I’d dried out pretty well in the wind, but my feet were freezing. I tried to curl my toes in my shoes to get the circulation going, but couldn’t feel anything. Back round by the shops and roundabouts and heading into transition. The marshalls were waving a car through as I approached, but he didn’t go. I’d slowed down, being wary, but managed to get around him and thank the marshalls as I headed back into transition.

A moving dismount this time and crunch, my feet hit the tarmac and I kept on running with my bike. Round and racked. Bike shoes off, road shoes on. Helmet balanced on the bars and go!

Ow! Ow! My feet protested. Little steps, little steps, just keep moving I told myself as I stumbled out of transition and onto the pathways. It’s a 3 lap run route, so I’d mentally given myself a lap to warm my legs through and get the muscles used to moving for the run, rather than the bike. But my feet were frozen.

Running off the bike is always a bit weird, and usually reminds me to pay attention to my calf muscles, and knowing it does ease off is the only way to get through it. But this was like nothing I’ve felt before. My feet felt like theywere running between cold iron rails. Like they were being crushed at the sides and hitting something hard beneath. I actually looked down at my shoes to check I hadn’t picked up the wrong ones.

Mind over matter, I kept moving, telling myself it would pass, that my feet would warm up. But all the time I felt like I was barely jogging along. Aerobically, my breathing was easy, my legs just wouldn’t go fast enough to make me breathe any harder. “Relax and enjoy” – I tried Scotty’s mantra.

My running is a long way away from where it was this time last year, so I wasn’t going to make any unreasonable demands of my legs today. Just drop the shoulders and try to pick the knees up.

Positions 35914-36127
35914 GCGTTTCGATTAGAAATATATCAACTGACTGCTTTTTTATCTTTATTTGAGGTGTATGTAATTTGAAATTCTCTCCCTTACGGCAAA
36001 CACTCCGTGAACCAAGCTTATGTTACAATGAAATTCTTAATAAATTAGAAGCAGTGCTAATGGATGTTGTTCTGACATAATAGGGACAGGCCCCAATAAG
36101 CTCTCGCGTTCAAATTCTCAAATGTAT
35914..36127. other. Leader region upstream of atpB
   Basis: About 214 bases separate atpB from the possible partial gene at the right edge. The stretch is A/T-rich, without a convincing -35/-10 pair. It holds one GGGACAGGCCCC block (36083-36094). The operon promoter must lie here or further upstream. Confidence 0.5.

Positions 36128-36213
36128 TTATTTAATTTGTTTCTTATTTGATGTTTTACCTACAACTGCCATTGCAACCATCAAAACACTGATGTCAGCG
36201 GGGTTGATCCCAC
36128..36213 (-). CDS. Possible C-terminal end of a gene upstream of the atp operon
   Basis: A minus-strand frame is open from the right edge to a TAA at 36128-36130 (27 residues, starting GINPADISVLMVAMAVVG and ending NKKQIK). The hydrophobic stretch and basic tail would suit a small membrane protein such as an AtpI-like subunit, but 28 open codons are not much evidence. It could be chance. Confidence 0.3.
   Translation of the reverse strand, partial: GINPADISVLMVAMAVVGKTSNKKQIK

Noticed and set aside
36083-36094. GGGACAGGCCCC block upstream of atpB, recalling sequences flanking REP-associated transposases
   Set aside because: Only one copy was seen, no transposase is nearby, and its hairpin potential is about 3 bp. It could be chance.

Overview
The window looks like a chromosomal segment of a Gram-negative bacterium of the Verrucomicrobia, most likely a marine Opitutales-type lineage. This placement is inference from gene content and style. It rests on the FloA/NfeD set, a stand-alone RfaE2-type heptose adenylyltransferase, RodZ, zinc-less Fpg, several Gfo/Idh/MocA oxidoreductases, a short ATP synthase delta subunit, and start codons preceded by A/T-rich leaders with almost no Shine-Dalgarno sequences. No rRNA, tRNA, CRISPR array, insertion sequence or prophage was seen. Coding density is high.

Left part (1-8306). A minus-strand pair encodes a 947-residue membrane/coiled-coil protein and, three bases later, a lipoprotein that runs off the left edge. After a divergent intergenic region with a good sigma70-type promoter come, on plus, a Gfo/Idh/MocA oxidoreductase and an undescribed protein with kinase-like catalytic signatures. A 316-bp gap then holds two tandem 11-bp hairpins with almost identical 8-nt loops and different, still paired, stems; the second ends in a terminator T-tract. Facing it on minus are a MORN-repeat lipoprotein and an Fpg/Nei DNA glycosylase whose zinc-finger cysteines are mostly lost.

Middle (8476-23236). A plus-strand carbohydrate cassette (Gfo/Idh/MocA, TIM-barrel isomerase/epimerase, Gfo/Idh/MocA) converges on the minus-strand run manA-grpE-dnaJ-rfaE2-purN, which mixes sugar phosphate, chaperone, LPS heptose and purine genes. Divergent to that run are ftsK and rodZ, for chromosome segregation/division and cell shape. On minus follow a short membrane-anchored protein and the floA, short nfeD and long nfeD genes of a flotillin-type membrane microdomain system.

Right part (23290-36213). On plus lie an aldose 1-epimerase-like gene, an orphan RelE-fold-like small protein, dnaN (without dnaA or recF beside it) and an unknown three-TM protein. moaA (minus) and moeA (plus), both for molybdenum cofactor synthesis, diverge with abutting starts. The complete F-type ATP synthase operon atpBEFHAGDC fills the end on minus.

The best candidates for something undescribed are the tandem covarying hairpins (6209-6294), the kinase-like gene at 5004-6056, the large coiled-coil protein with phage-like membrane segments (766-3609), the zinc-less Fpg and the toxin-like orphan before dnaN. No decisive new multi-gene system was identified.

As I came round to the end of the first lap, I saw Stuart just ahead and he gave me a shout. “You’ll catch me,” he said. “You’re kidding,” I replied, thinking not with my feet feeling like this. It was 3/4 of the way around the second lap before my right foot began to feel anything like normal and my left was still stiff and cold. I’m sure my form was appalling.

Once again, towards the end of the second lap I saw Stuart and I’d gained a few yards on him. So I held him in my sights for the last lap and whether it was having a target to aim for, or just finally thawing out, but at last I started to feel like I was properly running and I caught and passed to some friendly encouragement about half way round.

Onto the final pass of the playing fields and in my mind I’d determined to pick up the pace here, but it was really hard going. I think the wind had picked up a little and my leg muscles were still fighting any turn of pace.

So, in the end I left it all to one of my death or glory finishes. Onto the grass, with the finish arch in sight, power through the arms and a sprint that came out of nowhere. Heard my name being called as I crossed the line. Brilliant!

A lovely lady marshall came over and asked if I was okay, and took my chip off for me. I was fine after gulping a couple of mouthfuls of air. High as a kite for completing my first race of the season and just happy to be back and racing.